If I die through amnesia, I die all the time since infinity. Yet I am  
still feeling to be here. Rossler is right, consciousness is a prison.

Have a good day,

Bruno


http://iridia.ulb.ac.be/~marchal/




--~--~-~--~~~---~--~~
You received this message because you are subscribed to the Google Groups 
Everything List group.
To post to this group, send email to everything-l...@googlegroups.com
To unsubscribe from this group, send email to 
everything-list+unsubscr...@googlegroups.com
For more options, visit this group at 
http://groups.google.com/group/everything-list?hl=en
-~--~~~~--~~--~--~---



Re: [Fwd: NDPR David Shoemaker, Personal Identity and Ethics: A Brief Introduction]

2009-02-26 Thread Brent Meeker

Bruno Marchal wrote:
 
 On 27 Feb 2009, at 01:57, Günther Greindl wrote:
 
 Hi,

 Personal identity and memory could be a useful fiction for living.  
 Here
 I was alluding to possible deeper sense of the self, which makes me
 conceive that indeed there is only one person playing a trick to  
 itself.
 Like if our bodies where just disconnected windows giving to that  
 unique
 person the ability to have a sort of stereoscopic view on reality.
 I think I agree with this view. At least, in mystic mode ;-)

 Memories, like body and brain are things we possess, and this  
 means, I
 think, that we can still survive without them.

 Suppose that I die tomorrow, and that sometimes after someone find a
 backup of me at the age of five, so that I am reconstituted from
 that backup. Would you say I am dead, or would you say that I have
 survived, only with a severe sort of amnesy ?
 We should be careful here: the mystic I survives, but I don't think
 that that is what most people have in mind when they talk of personal
 identity/survival. Here, the concern is clearly continuity of memory.

 In normal discourse, the 5 year old Bruno is clearly not an amnesic
 survivor; the older Bruno (with his unique experiences) would be dead.
 
 I am that five years Bruno, but just older. If I am promised having a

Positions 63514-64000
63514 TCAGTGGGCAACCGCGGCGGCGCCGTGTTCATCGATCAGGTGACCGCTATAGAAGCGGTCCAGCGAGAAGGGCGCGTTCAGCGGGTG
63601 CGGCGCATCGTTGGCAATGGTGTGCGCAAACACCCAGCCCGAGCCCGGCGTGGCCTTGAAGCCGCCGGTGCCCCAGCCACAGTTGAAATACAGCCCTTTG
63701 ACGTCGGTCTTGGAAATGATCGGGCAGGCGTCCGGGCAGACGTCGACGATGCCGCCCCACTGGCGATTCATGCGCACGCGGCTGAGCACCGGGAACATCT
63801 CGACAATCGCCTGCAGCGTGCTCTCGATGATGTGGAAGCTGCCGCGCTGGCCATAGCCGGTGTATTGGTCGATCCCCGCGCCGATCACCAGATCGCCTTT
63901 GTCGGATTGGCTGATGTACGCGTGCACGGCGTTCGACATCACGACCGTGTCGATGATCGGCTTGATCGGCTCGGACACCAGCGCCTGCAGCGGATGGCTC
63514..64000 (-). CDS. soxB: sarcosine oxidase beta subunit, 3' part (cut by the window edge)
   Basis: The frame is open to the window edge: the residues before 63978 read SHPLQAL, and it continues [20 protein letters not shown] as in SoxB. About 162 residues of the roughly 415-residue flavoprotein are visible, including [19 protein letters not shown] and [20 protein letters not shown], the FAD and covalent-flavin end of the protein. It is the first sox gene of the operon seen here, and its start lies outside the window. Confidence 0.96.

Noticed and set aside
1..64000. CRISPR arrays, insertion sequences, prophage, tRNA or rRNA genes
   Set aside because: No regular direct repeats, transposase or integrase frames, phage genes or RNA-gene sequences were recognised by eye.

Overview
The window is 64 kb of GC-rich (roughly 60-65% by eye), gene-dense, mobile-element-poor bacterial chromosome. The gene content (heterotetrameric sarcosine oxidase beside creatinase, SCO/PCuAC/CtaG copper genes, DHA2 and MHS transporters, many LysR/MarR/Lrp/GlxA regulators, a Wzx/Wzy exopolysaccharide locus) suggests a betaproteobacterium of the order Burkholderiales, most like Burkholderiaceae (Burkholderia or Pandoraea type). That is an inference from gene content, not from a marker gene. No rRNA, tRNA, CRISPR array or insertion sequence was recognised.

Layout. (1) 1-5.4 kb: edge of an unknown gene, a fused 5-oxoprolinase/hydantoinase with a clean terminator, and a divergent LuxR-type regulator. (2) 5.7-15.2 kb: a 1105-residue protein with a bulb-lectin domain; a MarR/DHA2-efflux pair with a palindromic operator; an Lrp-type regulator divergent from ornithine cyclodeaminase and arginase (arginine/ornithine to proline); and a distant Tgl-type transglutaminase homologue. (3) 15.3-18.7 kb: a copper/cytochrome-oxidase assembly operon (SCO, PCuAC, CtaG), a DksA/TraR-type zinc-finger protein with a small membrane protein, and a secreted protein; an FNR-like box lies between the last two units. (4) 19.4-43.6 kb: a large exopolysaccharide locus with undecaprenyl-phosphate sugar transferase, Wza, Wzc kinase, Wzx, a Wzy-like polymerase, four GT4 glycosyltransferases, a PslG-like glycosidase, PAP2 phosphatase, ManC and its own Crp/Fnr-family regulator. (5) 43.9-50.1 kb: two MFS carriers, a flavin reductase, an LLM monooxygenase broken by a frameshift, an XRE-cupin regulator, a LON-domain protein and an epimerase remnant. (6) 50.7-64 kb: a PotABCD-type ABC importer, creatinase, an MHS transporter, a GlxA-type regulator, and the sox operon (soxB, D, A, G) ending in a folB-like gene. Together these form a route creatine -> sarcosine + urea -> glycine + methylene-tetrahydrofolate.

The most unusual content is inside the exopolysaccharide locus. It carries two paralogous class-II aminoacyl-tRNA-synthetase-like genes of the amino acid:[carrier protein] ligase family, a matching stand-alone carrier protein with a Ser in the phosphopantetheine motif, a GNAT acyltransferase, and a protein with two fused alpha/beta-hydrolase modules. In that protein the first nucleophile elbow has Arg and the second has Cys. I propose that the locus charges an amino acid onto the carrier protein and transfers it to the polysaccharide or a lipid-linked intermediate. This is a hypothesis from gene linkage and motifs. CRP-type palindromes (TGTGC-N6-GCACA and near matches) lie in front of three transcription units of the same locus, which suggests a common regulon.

different life, I could accept such a backup. It would be refreshing.
 If I die through amnesia, I die all the time since infinity. 

It was only *complete amnesia* that was equated with death.

Yet I am  
 still feeling to be here. Rossler is right, consciousness is a prison.

Consciousness, or self-awareness?

Brent

 
 Have a good day,
 
 Bruno
 
 
 http://iridia.ulb.ac.be/~marchal/
 
 
 
 
  
 


--~--~-~--~~~---~--~~
You received this message because you are subscribed to the Google Groups 
Everything List group.
To post to this group, send email to everything-l...@googlegroups.com
To unsubscribe from this group, send email to 
everything-list+unsubscr...@googlegroups.com
For more options, visit this group at 
http://groups.google.com/group/everything-list?hl=en
-~--~~~~--~~--~--~---



Re: [Fwd: NDPR David Shoemaker, Personal Identity and Ethics: A Brief Introduction]

2009-02-26 Thread Brent Meeker

Bruno Marchal wrote:
 
 On 26 Feb 2009, at 18:32, Brent Meeker wrote:
 
 Bruno Marchal wrote:
 On 23 Feb 2009, at 17:15, Quentin Anciaux wrote:


 2009/2/23 Bruno Marchal marc...@ulb.ac.be  
 mailto:marc...@ulb.ac.be



The copy could be you in the deeper sense that it could be you  
 even in
the case where he loses some memory, all memories, or in case  
 he got
new memories, including false souvenirs. But then it is like in  
 the
movie the prestige, your brother can be you. This path leads  
 to the
idea that we are already all the same person. It is not being  
 the
other which is an illusion in that case. I don't insist on this
because we don't need to see that arithmetic is the theory of
everything (and that physics comes from there). But it is  
 needed for
the other hypostases and the whole theological point.

Bruno


http://iridia.ulb.ac.be/~marchal/
http://iridia.ulb.ac.be/%7Emarchal/


 If the copy has no memory of being me then It's not me...

 Memory is very important, and play an important role about what is to